GM now recommends fuel with the TOP TIER additive package, in my area that's the few Costco's that carry diesel. Hilariously, GM did not recommend using additives or enhanced fuel in my owners manual but now says that if you cannot find stations with the TOP TIER diesel you should use their additives: https://static.nhtsa.gov/odi/tsbs/2020/MC-10184500-9999.pdf
 

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Ouch, at 78k?? That's sort've why I made this post; if it's 1-2k for new injectors now vs. much more later for a new engine. What did you end up doing when your engine went kaput?
The #3 injector damaged the head and they had to replace the entire head assembly. Luckily, the piston wasn't damaged. They never elaborated on exactly what the damage was but just said that the tolerances on this head were so tight that it couldn't be machined. Also luckily, it was covered under the extended warranty I purchased. The warranty company paid a little over $6500 to replace the injector and the head assembly. I was without the truck for about 45 days total. I have put about 5,000 more miles on the truck since then with no issues. And as I said, I haven't run a tank through it since I got it back that didn't have additive. I suspect (don't know for sure and can't prove it) that the Sam's Club diesel I was buying almost exclusively for 9 months prior to the event had something to do with the failure. I wasn't using additive and just before the failure, I accelerated pretty hard up a small incline to pull out between cars on a busy road while pulling my camping trailer. My theory is that the surge of fuel that probably was untreated "dry" ultra low sulfur diesel from Sam's Club caused the injector to be damaged. If the fuel had been treated with additive, the extra lubricity from the additive might have prevented the failure. At least that's my working theory with no way to prove it. I just use additive every tank now and hope for the best. I also try to avoid full throttle hard takeoffs with the camper in tow now.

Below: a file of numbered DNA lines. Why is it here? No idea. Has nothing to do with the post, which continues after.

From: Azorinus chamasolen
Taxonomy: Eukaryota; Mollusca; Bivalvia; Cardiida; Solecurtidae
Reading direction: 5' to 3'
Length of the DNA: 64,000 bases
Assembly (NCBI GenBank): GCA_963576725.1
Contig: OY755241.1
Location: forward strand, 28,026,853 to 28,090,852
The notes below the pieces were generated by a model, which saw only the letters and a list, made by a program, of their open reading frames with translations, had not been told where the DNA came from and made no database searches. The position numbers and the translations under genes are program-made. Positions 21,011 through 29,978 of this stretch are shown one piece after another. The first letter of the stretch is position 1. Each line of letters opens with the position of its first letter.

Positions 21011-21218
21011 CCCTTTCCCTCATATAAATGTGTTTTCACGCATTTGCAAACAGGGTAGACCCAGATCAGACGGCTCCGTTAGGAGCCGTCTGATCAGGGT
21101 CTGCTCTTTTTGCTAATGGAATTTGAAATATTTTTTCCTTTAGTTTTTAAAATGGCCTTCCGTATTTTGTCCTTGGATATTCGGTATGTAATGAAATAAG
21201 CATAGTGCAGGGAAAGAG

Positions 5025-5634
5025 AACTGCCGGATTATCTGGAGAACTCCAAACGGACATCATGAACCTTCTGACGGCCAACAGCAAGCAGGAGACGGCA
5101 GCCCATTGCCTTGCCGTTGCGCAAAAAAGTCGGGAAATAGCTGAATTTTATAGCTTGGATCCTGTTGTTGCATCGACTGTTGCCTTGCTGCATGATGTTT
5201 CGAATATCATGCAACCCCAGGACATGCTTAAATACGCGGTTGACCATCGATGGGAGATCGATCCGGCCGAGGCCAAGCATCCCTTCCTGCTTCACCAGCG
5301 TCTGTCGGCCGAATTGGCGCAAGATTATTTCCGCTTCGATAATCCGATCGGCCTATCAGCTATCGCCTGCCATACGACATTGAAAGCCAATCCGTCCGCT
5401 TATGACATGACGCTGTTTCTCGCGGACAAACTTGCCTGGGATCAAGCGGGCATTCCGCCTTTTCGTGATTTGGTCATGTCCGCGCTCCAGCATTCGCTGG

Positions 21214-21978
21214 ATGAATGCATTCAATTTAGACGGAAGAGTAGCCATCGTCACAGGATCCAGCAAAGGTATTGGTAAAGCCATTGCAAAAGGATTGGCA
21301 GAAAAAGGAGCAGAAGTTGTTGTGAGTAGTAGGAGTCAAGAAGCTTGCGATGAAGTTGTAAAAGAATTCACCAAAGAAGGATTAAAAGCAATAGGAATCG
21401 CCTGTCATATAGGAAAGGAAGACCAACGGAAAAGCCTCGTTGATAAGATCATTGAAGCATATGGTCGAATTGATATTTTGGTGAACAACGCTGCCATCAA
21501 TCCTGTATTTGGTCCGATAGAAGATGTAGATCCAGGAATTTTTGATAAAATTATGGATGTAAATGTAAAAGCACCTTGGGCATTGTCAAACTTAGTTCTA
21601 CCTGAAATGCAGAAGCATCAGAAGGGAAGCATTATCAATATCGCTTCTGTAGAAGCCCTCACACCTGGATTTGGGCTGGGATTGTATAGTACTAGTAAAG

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Here is an interesting video on how injectors wear due to water, contamination and "dry" fuel. The video shows the parts of the injector that wear. Tolerances inside the injector as tight as 1.3 to 1.5 microns. Too bad about the stupid music, but ya gotta love the Aussies 😆


My strategy from day 1 has been to use lubricity/cleaning additive with each and every fill up. Recently added a 2 micron Racor marine filter and water separator after the OEM filter box and before the hard line to the high pressure fuel pump with success. The added filter is no problem at all for the OEM lift pump, it did not even register on the Fuel Filter Life screen, which uses system back pressure (which increases as the filter gets dirty) to calculate filter life. 3,000 miles on it so far, nothing visible in it's clear bowl, which is what one would hope for. Dunno if the add on filter/water separator is overkill, but it sure is not hurting anything :cool:

The add on filter setup is easy to install on a crew cab long bed truck, tougher on crew cab short boxes due to the tighter working space. Dunno about the shorter cab long box setup - I don't know anyone with a diesel ZR2.